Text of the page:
US20080019588A1 (en) * 2006-07-21 2008-01-24 Stmicroelectronics (Research & Development) Limited Special effects in image sensors
US20080273103A1 (en) * 2002-08-16 2008-11-06 Zoran Corporation Techniques for modifying image field data as a function of radius across the image field
US7817196B1 (en) * 2002-08-16 2010-10-19 Zoran Corporation Techniques of modifying image field data by extrapolation
US7834921B1 (en) 2002-08-16 2010-11-16 Zoran Corporation Compensation techniques for variations in image field data

Families Citing this family (7)

* Cited by examiner, † Cited by third party
Publication number Priority date Publication date Assignee Title
JP4096828B2 (en) * 2003-07-15 2008-06-04 セイコーエプソン株式会社 Image processing apparatus
US20050215876A1 (en) * 2004-03-25 2005-09-29 Eastman Kodak Company Method and system for automatic image adjustment for in vivo image diagnosis
WO2007042853A1 (en) * 2005-10-13 2007-04-19 Nokia Corporation Method and system for vignetting elimination in digital image
US7702235B2 (en) * 2007-01-25 2010-04-20 Research In Motion Limited Handheld electronic device and camera providing flash compensation of images, and associated method
US7755671B2 (en) * 2007-04-23 2010-07-13 Hewlett-Packard Development Company, L.P. Correcting a captured image in digital imaging devices
US8023758B2 (en) 2007-08-07 2011-09-20 Qualcomm Incorporated Surface mesh matching for lens roll-off correction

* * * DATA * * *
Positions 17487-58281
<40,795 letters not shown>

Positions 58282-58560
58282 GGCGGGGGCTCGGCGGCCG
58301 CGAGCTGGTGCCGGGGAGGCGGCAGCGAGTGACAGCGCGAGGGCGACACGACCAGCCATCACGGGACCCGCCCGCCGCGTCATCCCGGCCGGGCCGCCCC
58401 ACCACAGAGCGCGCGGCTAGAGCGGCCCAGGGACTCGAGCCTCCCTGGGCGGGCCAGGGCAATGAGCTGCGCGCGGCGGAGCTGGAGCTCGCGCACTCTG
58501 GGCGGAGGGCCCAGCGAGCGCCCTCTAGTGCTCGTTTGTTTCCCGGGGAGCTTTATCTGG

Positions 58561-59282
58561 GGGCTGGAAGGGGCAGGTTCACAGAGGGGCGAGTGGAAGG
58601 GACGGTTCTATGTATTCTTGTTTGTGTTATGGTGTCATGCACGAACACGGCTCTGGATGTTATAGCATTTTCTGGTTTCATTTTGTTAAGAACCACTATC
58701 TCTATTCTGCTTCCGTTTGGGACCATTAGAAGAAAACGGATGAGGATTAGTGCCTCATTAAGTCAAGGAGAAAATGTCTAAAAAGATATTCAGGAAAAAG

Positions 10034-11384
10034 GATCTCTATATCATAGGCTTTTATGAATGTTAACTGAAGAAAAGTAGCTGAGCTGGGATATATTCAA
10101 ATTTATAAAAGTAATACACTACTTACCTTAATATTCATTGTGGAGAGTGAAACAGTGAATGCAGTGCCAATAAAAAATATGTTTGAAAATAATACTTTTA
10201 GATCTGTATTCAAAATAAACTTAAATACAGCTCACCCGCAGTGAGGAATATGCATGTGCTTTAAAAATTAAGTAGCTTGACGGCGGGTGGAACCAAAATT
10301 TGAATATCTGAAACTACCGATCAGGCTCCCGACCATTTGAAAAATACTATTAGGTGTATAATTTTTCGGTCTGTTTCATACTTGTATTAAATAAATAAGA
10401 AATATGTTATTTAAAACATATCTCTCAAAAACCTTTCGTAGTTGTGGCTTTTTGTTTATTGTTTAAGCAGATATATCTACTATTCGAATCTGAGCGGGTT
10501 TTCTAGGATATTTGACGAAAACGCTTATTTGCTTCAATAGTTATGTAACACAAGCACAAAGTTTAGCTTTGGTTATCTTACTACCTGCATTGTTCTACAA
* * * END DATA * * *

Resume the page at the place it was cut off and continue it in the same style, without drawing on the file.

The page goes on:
US10005682B1 (en) 2009-10-02 2018-06-26 Tersano Inc. Holding tank-less water ozonating system

Citations (5)

* Cited by examiner, † Cited by third party
Publication number Priority date Publication date Assignee Title
US4945406A (en) 1988-11-07 1990-07-31 Eastman Kodak Company Apparatus and accompanying methods for achieving automatic color balancing in a film to video transfer system
US5343302A (en) * 1991-11-15 1994-08-30 Sony Corporation Video camera with improved shading correction using clipped parabolic wave signal
US5461440A (en) 1993-02-10 1995-10-24 Olympus Optical Co., Ltd. Photographing image correction system
US6323934B1 (en) * 1997-12-04 2001-11-27 Fuji Photo Film Co., Ltd. Image processing method and apparatus
US6670988B1 (en) * 1999-04-16 2003-12-30 Eastman Kodak Company Method for compensating digital images for light falloff and an apparatus therefor

Family Cites Families (2)

* Cited by examiner, † Cited by third party
Publication number Priority date Publication date Assignee Title
JPH04138770A (en) * 1990-09-28 1992-05-13 Minolta Camera Co Ltd Shading correction method
US5371613A (en) * 1991-02-22 1994-12-06 Canon Kabushiki Kaisha Image reading apparatus

Patent Citations (5)

* Cited by examiner, † Cited by third party
Publication number Priority date Publication date Assignee Title
US4945406A (en) 1988-11-07 1990-07-31 Eastman Kodak Company Apparatus and accompanying methods for achieving automatic color balancing in a film to video transfer system
US5343302A (en) * 1991-11-15 1994-08-30 Sony Corporation Video camera with improved shading correction using clipped parabolic wave signal